This is part of Dickens' description of Scrooge's journey with the Spirit that rarely makes it into filmed adaptations. 

The Ghost of Christmas Present also shows Scrooge Ignorance and Want.  This is something that's in the book, but not often depicted in film and tv adaptations.

Ignorance and Want.
And in another new addition to the story, Scrooge observes Alice providing services to the poor during "Christmas Present".  

We also get a bit more of Scrooge interacting with Mrs. Dilber (Kathleen Harrison) the housekeeper in this version than is typical.  

J.A. Morris says: 

I've always believed that adaptations of this story are only as good as their Scrooge.  Sim has long been considered the best Scrooge and I have to agree.  Some actors play Scrooge as a mustache-twirling cartoonish villain.  But in Sim's hands, Scrooge is always human, we can relate to him even when we detest what comes out of his mouth.  This makes his nastiness more believable.  

Scrooge in a set that is lit like film noir
I'm not bothered by the expanded backstory.  Every adaptation omits portions of the story or adds new ones.  It would have been fine without the new stuff, but it doesn't detract from Dickens' story.

The rest of the actors are fine in their roles as well.  It's worth noting that two actors are well known to anyone who watched tv and film over the last 40-odd years.  The young Marley is played by Patrick MacNee, best known for portraying John Steed on The Avengers.  And Hermione Baddeley (best remembered for roles in Mary Poppins and Maude) plays Mrs. Cratchit.  Fans of Maude might appreciate seeing what "Mrs. Naugatuck" looked like when she was young. 

Hermione Baddeley as Mrs. Cratchit.

More than 60 years later, Sim remains the best Scrooge and this is still the best adaptation.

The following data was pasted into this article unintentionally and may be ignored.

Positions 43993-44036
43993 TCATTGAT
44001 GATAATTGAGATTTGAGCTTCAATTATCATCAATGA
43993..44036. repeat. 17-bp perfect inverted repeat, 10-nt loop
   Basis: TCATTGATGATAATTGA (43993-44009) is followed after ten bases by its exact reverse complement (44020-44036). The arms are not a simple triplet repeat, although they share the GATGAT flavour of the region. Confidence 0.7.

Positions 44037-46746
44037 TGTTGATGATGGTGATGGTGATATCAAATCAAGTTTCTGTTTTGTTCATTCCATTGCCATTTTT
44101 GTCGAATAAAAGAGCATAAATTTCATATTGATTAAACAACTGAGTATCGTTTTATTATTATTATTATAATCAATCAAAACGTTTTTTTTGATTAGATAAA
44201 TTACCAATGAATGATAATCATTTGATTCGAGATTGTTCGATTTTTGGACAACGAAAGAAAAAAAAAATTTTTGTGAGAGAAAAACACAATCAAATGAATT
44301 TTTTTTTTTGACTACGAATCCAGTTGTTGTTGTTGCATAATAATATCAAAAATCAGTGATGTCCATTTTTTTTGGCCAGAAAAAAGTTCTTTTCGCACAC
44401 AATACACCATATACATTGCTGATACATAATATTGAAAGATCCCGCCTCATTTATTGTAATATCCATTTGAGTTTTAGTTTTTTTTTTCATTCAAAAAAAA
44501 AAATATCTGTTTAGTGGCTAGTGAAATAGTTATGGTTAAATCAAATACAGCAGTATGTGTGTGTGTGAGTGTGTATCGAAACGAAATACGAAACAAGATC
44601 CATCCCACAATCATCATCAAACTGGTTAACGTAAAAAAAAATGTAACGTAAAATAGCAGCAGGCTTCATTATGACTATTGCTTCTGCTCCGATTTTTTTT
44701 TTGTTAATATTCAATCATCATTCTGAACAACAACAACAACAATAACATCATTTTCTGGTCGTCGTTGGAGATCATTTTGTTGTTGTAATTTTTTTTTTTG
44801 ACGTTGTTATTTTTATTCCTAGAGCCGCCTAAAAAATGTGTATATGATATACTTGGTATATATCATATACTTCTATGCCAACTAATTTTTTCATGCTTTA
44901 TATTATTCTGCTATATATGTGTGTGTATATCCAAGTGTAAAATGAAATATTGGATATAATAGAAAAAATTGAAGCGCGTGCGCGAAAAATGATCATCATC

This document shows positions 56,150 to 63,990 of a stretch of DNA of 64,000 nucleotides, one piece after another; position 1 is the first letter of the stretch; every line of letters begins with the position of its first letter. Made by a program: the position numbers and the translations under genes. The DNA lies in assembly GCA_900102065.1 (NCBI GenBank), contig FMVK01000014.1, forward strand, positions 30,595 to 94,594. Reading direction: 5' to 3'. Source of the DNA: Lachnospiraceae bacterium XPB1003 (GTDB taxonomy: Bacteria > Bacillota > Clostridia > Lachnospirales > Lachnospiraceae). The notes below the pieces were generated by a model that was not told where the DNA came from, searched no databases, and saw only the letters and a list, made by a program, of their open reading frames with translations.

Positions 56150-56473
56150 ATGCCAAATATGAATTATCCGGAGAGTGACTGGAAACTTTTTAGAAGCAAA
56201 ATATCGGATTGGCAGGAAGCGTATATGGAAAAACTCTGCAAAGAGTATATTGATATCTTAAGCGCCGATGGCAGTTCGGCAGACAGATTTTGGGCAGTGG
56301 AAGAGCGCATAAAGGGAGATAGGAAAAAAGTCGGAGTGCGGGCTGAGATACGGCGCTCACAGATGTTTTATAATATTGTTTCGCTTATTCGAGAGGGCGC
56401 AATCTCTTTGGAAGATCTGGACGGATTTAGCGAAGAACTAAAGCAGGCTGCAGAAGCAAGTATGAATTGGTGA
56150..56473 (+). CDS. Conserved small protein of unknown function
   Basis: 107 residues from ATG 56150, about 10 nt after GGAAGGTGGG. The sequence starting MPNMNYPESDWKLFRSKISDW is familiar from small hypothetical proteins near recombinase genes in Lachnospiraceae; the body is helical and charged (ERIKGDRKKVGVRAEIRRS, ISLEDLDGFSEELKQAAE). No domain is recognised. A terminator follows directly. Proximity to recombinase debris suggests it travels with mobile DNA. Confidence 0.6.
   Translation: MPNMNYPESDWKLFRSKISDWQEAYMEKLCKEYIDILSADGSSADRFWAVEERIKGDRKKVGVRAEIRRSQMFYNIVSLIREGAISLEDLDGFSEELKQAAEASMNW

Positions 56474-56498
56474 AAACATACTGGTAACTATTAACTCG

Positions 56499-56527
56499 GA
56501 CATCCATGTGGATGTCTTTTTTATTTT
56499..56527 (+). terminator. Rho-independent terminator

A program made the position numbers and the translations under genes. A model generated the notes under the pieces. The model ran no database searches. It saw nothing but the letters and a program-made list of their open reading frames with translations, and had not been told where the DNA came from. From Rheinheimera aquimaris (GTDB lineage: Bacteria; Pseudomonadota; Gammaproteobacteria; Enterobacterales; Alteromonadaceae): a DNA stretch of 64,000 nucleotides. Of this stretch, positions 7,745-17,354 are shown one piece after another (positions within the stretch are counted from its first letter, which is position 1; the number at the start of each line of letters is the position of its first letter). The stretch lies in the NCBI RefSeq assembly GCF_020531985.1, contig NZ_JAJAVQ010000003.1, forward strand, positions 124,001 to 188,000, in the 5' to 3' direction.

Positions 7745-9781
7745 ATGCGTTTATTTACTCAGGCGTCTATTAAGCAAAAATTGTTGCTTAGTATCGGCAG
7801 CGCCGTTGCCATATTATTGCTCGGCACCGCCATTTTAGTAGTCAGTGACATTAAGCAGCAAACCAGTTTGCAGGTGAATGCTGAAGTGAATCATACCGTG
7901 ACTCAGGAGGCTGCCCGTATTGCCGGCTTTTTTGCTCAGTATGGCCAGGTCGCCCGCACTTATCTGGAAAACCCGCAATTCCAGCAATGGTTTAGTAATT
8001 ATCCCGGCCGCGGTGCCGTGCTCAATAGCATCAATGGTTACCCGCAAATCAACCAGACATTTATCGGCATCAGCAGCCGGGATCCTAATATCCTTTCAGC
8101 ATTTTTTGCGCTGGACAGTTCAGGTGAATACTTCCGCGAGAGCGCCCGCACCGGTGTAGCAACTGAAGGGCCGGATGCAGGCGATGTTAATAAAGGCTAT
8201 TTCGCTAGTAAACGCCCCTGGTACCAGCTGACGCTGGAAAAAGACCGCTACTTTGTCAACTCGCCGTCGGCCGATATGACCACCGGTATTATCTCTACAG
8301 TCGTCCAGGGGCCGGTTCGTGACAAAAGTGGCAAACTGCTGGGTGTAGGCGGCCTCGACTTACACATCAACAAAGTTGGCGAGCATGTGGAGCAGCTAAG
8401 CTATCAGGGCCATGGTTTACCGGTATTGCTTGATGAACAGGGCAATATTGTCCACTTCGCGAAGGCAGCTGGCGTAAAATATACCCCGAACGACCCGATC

J.A. Morris' rating:

4 candy canes!

RigbyMel says: 

This is a great adaptation of Dickens' classic tale.  Although there are additions to the tale, they serve to enhance and expand upon Dickens' themes rather than distract from them.    

The pacing in this version is interesting since so much time is devoted to the expanded Christmas Past segment.   It almost makes the Christmas Yet To Come part seem like an afterthought! (But what an effective afterthought it is!) 

I also like some of the smaller moments like the scene with the tortured spirits that Marley shows to Scrooge. I think this is the best iteration of this rarely shown aspect of the story that I've ever seen. 

I also love the interplay between Scrooge and Mrs. Dilber   The poor, put-upon woman is completely freaked out by Scrooge's transformation at the end and the scene where he gives her a guinea "for a Christmas present" on the staircase is actually very sweet.  

I also think this film has the Bet. Tiny Tim. Ever.   He's sympathetic and adorable without being cloying.   Kudos to Glyn Dearman for excellent delivery of The Line!  

"God bless us every one!"
This adaptation is also notable for showing up in quite a few subsequent Christmas-y films & programs -  Lethal Weapon,  2 separate episodes of The Sopranos and the "How The Ghosts Stole Christmas" episode of The X-Files to name but a few.

This version of A Christmas Carol definitely captures the "spirit" (pun intended!) of Dickens' story with aplomb and is highly recommended.

RigbyMel's rating:

4 candy canes


Unknown said...

Sorry for commenting on an older review, but I had to chime in. This movie is a Christmas Eve staple. Just before bed, after the kids are asleep, we put this movie on.

You've hit it spot on in your review. This movie is the best adaptation of Dickens' story. There might be some added scenes, but they flesh out the story and the character of Scrooge for a movie audience (where it's notably tough to convey the mood and detail of a written story).

Sim is the movie. Without his sympathetic and brilliant treatment of Scrooge, this movie would be forgotten. The man was a genius.

Thank you for reviewing this wonderful movie.

J.A. Morris said...

Michael, thanks for stopping by and leaving such a thoughtful comment! It's nice to know that people still read our older reviews.